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Click here to watch The Word Guild Awards Celebration

 

On Novel Writing, Deadlines, and Perfection

heavenpicRecently, my novel was handed over to the publishing company. It has taken a mere sixteen years, since it was first conceived, for the submission of this final copy. Finally, after countless chides from my family to get it published, numerous edits, and one title change, One More Tomorrow is officially out of my hands.

The process of writing a novel—or the creation of any art form for that matter—bears some striking similarities to our lives. Well-lived lives, like well-written books, are crafted by thoughtful decisions, intentional choices, inspiration, imagination, creativity, and untold toil undertaken over its entirety. Even as I handed my manuscript over, I knew it would never be perfect. There could forever be tweaks, cuts, and additions, but there was a deadline, and so I gave it away.

Our lives are just the same.

It too will never be perfect. It has a deadline, and you need to give it away.

No matter how hard we try, no matter how we imagine it, painstakingly craft it, and steer the process, our lives will never measure up to our expectations. Our days, we ourselves, will never be flawless. There will be times when those around us will fail us, circumstances will crumble, and we will be less than perfect.

But the here and now, and all that we make of it, isn’t all there is. And despite all our efforts—all our cuts and edits—to achieve perfection, we can’t become good enough for all that comes after this life. We weren’t meant to achieve perfection, nor was life meant to be perfect. Because this life, with all its aches and pains, is not heaven.

As bleak as this sounds at first appearance, it’s actually good news. Forget trying to be flawless like you wish the manuscript, the painting, the song, or the dance of your life to become. There will be plenty of time for that later when perfect is the norm. But like my book, our lives have a final submission date. That date occurs on the day you pass from life, to death, to eternal life.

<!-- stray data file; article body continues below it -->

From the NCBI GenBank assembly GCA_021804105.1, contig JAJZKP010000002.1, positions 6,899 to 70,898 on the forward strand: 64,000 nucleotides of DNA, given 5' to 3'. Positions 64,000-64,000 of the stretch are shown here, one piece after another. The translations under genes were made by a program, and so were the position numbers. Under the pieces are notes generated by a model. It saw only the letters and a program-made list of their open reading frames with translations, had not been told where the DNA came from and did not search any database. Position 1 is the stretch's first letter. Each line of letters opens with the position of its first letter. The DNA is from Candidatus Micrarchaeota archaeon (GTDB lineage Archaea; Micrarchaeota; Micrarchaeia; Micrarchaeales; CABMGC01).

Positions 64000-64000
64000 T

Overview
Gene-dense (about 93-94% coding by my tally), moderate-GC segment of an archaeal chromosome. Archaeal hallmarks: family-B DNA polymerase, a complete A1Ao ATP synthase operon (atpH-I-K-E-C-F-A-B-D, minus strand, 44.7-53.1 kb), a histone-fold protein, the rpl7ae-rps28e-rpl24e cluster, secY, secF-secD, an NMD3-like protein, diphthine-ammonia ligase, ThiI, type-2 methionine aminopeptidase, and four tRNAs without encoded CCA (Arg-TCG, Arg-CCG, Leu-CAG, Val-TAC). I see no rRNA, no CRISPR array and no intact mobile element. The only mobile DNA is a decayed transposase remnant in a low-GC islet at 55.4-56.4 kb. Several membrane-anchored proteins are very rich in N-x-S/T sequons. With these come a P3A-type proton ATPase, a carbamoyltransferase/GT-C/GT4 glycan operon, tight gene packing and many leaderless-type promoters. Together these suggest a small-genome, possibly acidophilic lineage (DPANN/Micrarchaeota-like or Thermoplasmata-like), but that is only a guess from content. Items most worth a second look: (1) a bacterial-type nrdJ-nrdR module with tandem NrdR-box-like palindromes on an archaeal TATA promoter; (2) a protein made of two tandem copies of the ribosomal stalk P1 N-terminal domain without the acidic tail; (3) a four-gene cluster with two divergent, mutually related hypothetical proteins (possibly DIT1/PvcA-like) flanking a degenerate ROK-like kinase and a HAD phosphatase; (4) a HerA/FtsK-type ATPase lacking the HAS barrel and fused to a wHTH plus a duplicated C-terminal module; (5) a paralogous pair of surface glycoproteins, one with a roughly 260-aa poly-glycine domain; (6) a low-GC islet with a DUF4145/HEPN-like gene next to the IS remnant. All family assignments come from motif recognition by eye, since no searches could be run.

On that day:

He will wipe every tear from their eyes. There will be no more death or mourning or crying or pain, for the old order of things has passed away.”

~ Revelation 21:4

Until then, we can rest in knowing that there’s nothing we can do to be good enough for this moment—for eternity. No amount of hard work, good behaviour, rule following, or believing we are better than the person next to us will gain us an admission ticket into heaven.

Jesus alone bought our passage; we only need receive it by faith.

Everything else, the cuts and edits, will come as a result of his life in you. You give away your life’s manuscript, and he does the work crafting it—and you—into his masterpiece. He’s the only one who can make you fit for forever.

For by one offering He has perfected for all time those who are sanctified.